Vaughan Willard Public School
1911 Dixie Road North
Pickering, Ontario, Canada

Vaughan Willard Public School is part of the Durham District School Board, located in southern Ontario, Canada. Durham is the district adjacent to Toronto, located east of the city.

The school offers Junior and Senior Kindergarten through to grade 8. Currently the school has 481 students and 25 staff members.

The school was built in 1956 and opened in 1957. At that time it consisted of a single hallway linking 6 class rooms, a small gymnasium with a stage, one girls bathroom, one boys bathroom, a miniscule administration office, maintenance room, and the boiler room. At this time there was not much of a suburban community built around the school - the surrounding area was predominately farmer's fields and forests.

In the 1970's a library was created. The library was contained in a "portable classroom" to the north of the gymnasium. The "portable" would remain as the library until 1982.

In 1982 the school was expanded to include what is called "the portapacks". This "temporary" structure (which still exists today) is basically a collection of portable school rooms connected by a hallway. The hallway was connected to the main school building through the east wall of the main hallway, next to the gymnasium. The addition included 6 new classrooms and a photocopier/storage room.

Early in the morning of June 25, 2006, a Sunday, a week before the school year ended, a fire occurred in the southwestern classroom of the portapacks. The fire seemed to be set in the southern wall or under the floor of the classroom, from the exterior. The damage was deemed to be irreparable and the entire portapacks section of the school was demolished. That section of the school was replaced over the next year with a permanent structure containing 6 class rooms, a resource room, two bathrooms and an additional entrance to the school.

Soon after the portapacks were added in 1982, construction began at the south end of the school. A new gymnasium with a stage and boys and girls change rooms was built. A new administration office that included a reception area, photocopy/supply room, principal's office, vice-principal’s office, and teacher's lounge was created.

The south wing also created 4 new class rooms, each designed for a specific purpose: One designed for music class, with storage for instruments, an area (separate from the usual desks and chairs) for the orchestra to be seated, and direct access to the back stage area of the gym. Another classroom designed for art class, which includes storage for art supplies and sinks for washing. A science room was created, with the typical science room bench that includes sinks and natural gas outlets. And a kindergarten classroom, with low shelving, a private cloak room and bathroom, and a separate entrance to the school. The new hallway also contains 48 lockers for use by grade 7-8 students.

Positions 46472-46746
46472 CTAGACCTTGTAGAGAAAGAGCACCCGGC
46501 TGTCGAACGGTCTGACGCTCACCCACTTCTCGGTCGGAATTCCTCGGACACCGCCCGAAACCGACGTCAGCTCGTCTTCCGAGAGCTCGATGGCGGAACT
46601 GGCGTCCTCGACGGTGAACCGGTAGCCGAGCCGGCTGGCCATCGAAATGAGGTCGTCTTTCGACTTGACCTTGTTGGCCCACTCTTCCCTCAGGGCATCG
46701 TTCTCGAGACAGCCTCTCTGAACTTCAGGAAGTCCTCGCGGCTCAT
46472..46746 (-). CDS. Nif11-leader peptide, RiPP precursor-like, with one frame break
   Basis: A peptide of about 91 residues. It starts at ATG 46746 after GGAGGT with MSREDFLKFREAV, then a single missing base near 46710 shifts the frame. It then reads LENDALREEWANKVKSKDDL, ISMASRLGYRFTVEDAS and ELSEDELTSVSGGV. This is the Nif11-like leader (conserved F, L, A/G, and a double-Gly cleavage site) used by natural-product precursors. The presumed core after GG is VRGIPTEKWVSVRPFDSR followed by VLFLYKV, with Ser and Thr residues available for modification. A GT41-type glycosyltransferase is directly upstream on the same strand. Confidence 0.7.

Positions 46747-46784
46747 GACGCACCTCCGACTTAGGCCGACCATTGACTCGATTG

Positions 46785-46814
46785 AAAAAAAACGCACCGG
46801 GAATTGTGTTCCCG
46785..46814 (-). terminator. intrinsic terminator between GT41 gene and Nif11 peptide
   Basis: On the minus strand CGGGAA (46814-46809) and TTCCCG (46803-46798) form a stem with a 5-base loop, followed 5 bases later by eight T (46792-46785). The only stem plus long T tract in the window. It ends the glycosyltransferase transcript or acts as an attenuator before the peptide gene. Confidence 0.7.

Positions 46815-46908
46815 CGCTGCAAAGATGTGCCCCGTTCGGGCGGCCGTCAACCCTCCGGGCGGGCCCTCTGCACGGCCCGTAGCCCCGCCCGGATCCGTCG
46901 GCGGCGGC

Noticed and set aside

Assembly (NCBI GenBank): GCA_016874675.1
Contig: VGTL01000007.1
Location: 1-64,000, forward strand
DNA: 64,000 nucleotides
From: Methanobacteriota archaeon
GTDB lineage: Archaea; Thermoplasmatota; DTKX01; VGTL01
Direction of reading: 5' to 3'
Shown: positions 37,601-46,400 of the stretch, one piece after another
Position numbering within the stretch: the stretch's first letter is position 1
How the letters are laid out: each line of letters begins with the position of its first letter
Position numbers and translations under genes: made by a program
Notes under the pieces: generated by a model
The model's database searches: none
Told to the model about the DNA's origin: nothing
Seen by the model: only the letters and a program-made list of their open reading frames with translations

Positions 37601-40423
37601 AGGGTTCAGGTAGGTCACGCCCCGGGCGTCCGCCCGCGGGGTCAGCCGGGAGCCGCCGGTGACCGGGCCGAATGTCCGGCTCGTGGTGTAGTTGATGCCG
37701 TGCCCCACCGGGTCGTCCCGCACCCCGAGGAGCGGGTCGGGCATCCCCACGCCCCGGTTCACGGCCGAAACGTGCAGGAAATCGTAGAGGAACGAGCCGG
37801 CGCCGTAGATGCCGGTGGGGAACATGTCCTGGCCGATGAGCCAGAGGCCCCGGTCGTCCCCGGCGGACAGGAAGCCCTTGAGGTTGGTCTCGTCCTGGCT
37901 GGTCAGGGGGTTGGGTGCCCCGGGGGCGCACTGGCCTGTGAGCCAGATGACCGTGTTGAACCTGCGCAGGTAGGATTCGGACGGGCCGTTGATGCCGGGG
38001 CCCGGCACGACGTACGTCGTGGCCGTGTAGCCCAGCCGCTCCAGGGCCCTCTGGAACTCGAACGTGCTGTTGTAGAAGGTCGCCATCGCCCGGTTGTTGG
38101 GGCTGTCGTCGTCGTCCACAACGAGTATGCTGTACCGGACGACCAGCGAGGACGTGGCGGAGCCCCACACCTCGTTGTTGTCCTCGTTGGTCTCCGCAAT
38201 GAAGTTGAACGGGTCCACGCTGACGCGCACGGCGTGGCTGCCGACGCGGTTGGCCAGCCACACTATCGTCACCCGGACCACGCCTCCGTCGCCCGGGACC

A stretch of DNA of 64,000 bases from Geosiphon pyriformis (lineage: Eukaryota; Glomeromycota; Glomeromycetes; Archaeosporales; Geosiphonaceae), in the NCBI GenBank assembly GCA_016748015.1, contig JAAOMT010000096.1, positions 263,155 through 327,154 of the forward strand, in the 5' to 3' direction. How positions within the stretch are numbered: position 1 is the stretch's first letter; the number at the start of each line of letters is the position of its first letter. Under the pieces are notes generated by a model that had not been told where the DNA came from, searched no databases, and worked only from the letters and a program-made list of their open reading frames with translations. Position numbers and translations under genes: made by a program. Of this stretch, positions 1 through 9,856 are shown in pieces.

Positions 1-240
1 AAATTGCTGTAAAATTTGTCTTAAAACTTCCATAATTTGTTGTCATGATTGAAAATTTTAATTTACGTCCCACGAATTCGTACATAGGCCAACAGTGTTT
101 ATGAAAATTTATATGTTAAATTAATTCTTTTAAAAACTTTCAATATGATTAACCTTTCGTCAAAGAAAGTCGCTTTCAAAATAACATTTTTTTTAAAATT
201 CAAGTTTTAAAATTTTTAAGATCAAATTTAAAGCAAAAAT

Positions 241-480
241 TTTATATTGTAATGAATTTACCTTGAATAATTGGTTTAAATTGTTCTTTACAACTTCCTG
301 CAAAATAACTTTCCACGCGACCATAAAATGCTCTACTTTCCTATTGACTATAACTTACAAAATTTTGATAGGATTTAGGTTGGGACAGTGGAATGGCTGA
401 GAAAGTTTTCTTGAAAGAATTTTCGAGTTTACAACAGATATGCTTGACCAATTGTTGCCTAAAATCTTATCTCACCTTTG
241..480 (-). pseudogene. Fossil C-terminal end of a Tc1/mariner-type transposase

The old gymnasium was converted to a library and the library "portable" converted into a classroom. The old administration office became the maintenance staff's lounge, the old maintenance room became the music teacher's office.

The school has only 1 floor, with no basement.

Over the years a number of "portable" classrooms have been added and removed from the school. Currently there are 3 portables in use - the old library portable was just removed in 2002, after more than 20 years of use.

Vaughan Willard's residential district is bounded by Dixie Road to the west, Finch Avenue to the north, Liverpool Road to the east and Kingston Road to the south. Only children living within these boundaries are allowed to attend the school. All residences served by the school are within walking distance.

The school is situated on approximately 4 acres of land, which includes a full football field, basketball court, a baseball diamond (with outfield), and 2 parking areas.

Facts of interest (or maybe not):
The namesake of the school, Vaughan Willard, was the first chairman of the board of education in the region.

In 1985 2 time capsules were buried in front of the school (on the south side). Students and faculty contributed to the contents of the capsules. The capsules were buried approximately 20 feet part, with a red maple tree planted over each of them. The capsules and the trees remain today.
31-May-2004 Update: The eastern maple tree was cut down. Don't know why. I'm not sure the current administration knows about the time capsules.
14-Dec-2004 Update: Over the summer, a new maple tree was planted to replace the one that was removed.

In 1987 I stuck a paper clip in the light switch outside the girls bathroom in the south wing of the school. The result was a shower of sparks, one blackened hand, and a switch in need of replacing. Ya, that was me. So was the stink bomb on the last day of grade 8.

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